WASHINGTON — “You have the most important job in the Army.”
These were the words Maj. Gen. Trevor Bredenkamp led with during a discussion with captains and senior noncommissioned officers attending the Company Commander/First Sergeant Pre-Command Course at Fort McNair, Washington, D.C., on Oct. 23, 2023.
The pre-command course is designed to better train and educate company-level command teams in the responsibilities of their position and provide best practices while assigned to lead in the National Capital Region.
The Joint Task Force - National Capital Region and U.S. Army Military District of Washington commanding general, along with Command Sgt. Maj. Veronica Knapp, the command’s senior enlisted leader, spent over an hour with the current and future company leaders to provide senior mentorship before the Soldiers took positions in their respective units.
“Every Soldier in the Army is assigned to a company,” Bredenkamp told the cohort. “As a company commander, you have the ability to individually mentor lieutenants, sergeants, Soldiers and have an impact on that formation.”
Among the topics covered, the concept of unit climate remained central.
“You all are where the rubber meets the road,” Knapp said. “You drastically impact the climate of the organization.”
Soldiers assigned in the NCR face several challenges which, Bredenkamp admits, are much different than other units. Leaders, he says, must remain engaged to identify and address those challenges directly.
Command Sgt. Maj. Knapp directed leaders to stay on top of the routine administrative requirements which can have serious impacts if not properly maintained, highlighting finance reports as one example.
“Is the pay correct? You might have a young Soldier out there, married with a few kids, living in D.C.,” she explained.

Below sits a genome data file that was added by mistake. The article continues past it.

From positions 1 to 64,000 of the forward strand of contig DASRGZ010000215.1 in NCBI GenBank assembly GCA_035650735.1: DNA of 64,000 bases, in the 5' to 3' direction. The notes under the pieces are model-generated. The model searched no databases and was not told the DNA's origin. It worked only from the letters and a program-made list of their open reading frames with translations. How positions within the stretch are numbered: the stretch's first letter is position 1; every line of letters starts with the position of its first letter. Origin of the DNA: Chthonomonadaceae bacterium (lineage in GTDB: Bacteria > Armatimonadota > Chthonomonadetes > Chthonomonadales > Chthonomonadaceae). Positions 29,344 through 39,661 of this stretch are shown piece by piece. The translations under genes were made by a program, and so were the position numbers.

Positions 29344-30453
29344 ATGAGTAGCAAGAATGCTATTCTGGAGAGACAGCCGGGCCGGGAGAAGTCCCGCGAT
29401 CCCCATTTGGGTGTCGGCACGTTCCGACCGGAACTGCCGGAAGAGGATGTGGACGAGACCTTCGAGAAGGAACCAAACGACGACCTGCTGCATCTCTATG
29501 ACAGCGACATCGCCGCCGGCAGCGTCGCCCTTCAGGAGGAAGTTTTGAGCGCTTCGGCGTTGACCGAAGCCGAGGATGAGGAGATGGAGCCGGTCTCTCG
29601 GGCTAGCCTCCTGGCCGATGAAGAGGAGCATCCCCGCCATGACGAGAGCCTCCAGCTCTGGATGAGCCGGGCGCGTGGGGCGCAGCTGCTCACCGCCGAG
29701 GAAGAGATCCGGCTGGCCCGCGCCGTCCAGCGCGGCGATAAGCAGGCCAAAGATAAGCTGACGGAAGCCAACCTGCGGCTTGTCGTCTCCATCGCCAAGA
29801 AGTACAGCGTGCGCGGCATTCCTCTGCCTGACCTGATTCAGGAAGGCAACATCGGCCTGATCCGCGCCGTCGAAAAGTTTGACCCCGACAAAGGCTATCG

Noncommissioned officers are typically responsible for validating their Soldiers are receiving the correct entitlements, like basic allowance for housing. From 2022 to 2023, Soldiers assigned to the NCR saw a 12% increase in BAH to offset rising housing costs in the area.
Knapp said leader development was a key component to avoiding issues.
“First sergeants, you must have a program to develop your junior NCOs,” Knapp said. “That cannot be overlooked, no matter how busy you are. That’s the most critical population that needs development.”
Knapp noted that several issues happen because team leaders and squad leaders don’t know about programs designed to deal with specific situations because they were never exposed, not because they were at fault.
She also encouraged leaders to find developmental opportunities for Soldiers in low-density, high-demand jobs where there might not be a lot of leaders with that same specialty.
“Sometimes there are brand new Soldiers, right out of training, who are put into NCO positions and they don’t get development,” she said. “Reach out across the NCR and find opportunities for them.”
Bredenkamp echoed his sergeant major’s sentiment saying there was no more valuable investment in time.
“We assume people coming after us know all the same things we know,” he said. “We can say it’s important to be trained, disciplined, and fit, but a lot of that comes when people feel like they’re in an organization that is looking out for their well-being.”
He highlighted “predictable training schedules” as one of the most important ways commanders can achieve that.
“The most important thing you do every day is decide what not to do,” Bredenkamp said. “Command teams should be able to provide predictability. You write a contract with your Soldiers what that schedule is going to be.”
He recalled visiting Soldiers near the end of the duty day who were waiting around to be released.
“What happens is you have Soldiers with families, maybe they’ve made plans, but that Soldier doesn’t get home in time,” Bredenkamp said. “Now you’re creating family stress and stress at work. Your ability to create predictability is very important.”
Bredenkamp’s parting wisdom reiterated the importance of building that kind of positive command climate.
“The care, compassion and empathy you show your Soldiers as a leader will be what gets them to accomplish any task, no matter what adversity is out there,” he said.
In addition to mentorship from the MDW command team, students in the course received best practices from current company command teams from across the organization. The course also included formal training in topics such as the Uniform Code of Military Justice, medical readiness, unit maintenance operations, retention, and Soldier and Family programs.
The five-day course wrapped up on Oct. 27th with nearly 50 more Soldiers better prepared to serve in command teams throughout MDW.